(Last Sunday John Dickerson, moderator of CBS “Face the Nation,” interviewed presidential contender Marco Rubio and the exchange follows. The transcript of the entire program is here. – Admin.)
Turning now to the race for the Republican nomination, yesterday, we sat down with Florida Senator Marco Rubio out on the campaign trail in Des Moines.
DICKERSON: Senator, I want to start with the news that the United States is sending 50 special operations forces into Syria. Is that enough? RUBIO: Well, it’s an important start to what I think, from a tactical perspective — I think the broader issue is, what is the strategy?
And I think the strategy has to involve more coordination with the Kurds and also with Sunnis, because you’re not going to defeat ISIS, a radical Sunni movement, without a robust anti-ISIS Sunni coalition.
So, I do think it’s important tactical step forward. It needs to be backed up with increased airstrikes and so forth. So, I don’t have a problem with the tactics of it. And the numbers might even have to be larger at some point. But I think the bigger issue is, can they arrive at a strategy?
And that’s what I think administration is still struggling to outline.
DICKERSON: We’re going to have special forces in Syria, but the Russians are also operating in Syria. Do you worry that there’s any conflict, potential problem there?
RUBIO: Well, there is always that potential. It’s one of the things that concerns us, is that there is an airstrike of some sort that may end up hitting forces that are — Americans are embedded alongside.
Again, that is one of the issues that is deeply concerning about miscalculation. But on the other hand, ISIS will not be defeated unless they are confronted by an organized anti-ISIS Sunni movement. And that won’t happen without American assistance at some significant level, like what you’re seeing proposed now.
DICKERSON: Donald Trump says, no American assistance. He says let the Russians fight ISIS and that’s fine with us.
RUBIO: Well, the problem with it is, number one, the Russians aren’t necessarily targeting ISIS right now. They’re targeting non- ISIS rebels, and it’s part of an effort to wipe out any non-ISIS fighters on the ground, so they can turn to the world and say that the only choices are either Assad or ISIS.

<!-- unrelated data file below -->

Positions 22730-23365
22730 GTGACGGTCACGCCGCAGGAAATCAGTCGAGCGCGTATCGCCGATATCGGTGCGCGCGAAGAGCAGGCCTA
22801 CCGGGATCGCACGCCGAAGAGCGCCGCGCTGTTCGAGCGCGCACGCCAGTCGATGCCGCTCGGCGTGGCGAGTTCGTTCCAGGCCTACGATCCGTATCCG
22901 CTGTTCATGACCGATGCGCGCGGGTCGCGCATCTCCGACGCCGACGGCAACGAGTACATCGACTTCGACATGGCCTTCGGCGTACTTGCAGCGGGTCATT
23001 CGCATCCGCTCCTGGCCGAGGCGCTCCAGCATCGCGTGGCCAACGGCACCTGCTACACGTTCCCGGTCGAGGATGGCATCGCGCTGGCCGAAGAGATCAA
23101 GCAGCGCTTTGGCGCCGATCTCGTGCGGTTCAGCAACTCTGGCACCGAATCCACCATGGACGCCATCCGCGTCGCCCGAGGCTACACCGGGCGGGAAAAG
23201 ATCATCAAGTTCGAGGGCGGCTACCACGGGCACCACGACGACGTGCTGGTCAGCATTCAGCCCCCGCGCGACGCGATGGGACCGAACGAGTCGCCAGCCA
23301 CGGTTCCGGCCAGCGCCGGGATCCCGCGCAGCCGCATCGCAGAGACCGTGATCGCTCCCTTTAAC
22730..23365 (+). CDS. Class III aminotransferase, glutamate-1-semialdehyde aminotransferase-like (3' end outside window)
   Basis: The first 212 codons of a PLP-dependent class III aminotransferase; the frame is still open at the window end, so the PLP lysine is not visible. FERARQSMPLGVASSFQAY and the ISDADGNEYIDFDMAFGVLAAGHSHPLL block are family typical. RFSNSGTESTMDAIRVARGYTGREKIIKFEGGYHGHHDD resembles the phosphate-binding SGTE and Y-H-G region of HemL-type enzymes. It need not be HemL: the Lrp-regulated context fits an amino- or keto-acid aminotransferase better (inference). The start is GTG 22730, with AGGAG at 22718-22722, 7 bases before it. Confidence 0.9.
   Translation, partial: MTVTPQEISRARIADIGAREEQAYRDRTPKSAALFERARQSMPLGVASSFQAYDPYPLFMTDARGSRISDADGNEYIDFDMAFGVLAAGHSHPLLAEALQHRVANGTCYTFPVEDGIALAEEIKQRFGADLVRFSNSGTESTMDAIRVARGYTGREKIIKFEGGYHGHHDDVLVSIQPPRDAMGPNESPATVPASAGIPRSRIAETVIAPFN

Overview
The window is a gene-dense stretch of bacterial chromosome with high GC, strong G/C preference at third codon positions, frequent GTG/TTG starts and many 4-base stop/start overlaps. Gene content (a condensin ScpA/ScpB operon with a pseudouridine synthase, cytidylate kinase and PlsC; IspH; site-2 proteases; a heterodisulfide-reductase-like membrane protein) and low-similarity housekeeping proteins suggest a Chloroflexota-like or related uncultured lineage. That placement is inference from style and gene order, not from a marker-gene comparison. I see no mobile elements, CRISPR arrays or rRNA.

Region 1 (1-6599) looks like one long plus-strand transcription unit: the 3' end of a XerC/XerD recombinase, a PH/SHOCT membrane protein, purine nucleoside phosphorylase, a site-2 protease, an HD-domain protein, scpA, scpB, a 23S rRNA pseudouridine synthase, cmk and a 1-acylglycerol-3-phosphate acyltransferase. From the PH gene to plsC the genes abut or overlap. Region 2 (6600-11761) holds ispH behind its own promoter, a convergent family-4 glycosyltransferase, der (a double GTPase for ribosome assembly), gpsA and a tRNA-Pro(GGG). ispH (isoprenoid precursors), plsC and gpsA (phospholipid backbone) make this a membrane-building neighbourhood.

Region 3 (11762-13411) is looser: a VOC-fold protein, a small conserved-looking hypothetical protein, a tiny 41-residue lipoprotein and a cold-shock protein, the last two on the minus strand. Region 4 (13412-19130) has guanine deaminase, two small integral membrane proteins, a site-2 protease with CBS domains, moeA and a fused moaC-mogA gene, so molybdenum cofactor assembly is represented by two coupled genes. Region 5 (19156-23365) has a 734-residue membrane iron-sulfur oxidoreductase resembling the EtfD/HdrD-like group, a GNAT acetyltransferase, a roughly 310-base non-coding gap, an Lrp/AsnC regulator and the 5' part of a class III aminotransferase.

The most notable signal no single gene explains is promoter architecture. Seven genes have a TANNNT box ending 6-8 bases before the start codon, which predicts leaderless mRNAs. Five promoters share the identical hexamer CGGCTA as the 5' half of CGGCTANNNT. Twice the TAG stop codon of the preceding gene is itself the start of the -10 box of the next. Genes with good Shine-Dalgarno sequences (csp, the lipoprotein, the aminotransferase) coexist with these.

And the second point is that the growth of ISIS will continue in Iraq. They are spread now into Libya, where they have become a very significant presence, increasingly in Afghanistan as well. And they are using all these operating bases not simply to conduct regional efforts, but also to grow, recruit people online to attack us here in the United States.
DICKERSON: How much should the United States should be worried, American voters be worried about the Russian presence in the Middle East, increased presence in Syria?
RUBIO: Well, their goals are very different than ours. Their goals are primarily threefold. One are domestic for Russia. He wants to — Putin wants to be viewed as an important international leader on par of with the United States. Part of it is about deflecting attention away from Ukraine. But part of it is about becoming a regional power that replaces the United States in terms of the power broker in the region and its direction.
And his interests at the end of the day are largely to prop up Assad, who has provided for them a foothold into the region. And so they are stepping into vacuum we have left behind. In an ideal world, you would be able to work with Russia to defeat radical jihadists. But that’s not their goal immediately. Their immediate goal is the propping up of Assad, because it’s a client state for them.
DICKERSON: Let’s switch now to talking about executive experience. In 2008, Republicans running talking about the Democrats that were running, there were some senators running, Barack Obama, Hillary Clinton, constantly I heard Republicans say they have never run as much as a lemonade stand. They don’t have executive experience. They haven’t met a payroll. They haven’t governed.
Why doesn’t that apply to you now as a candidate?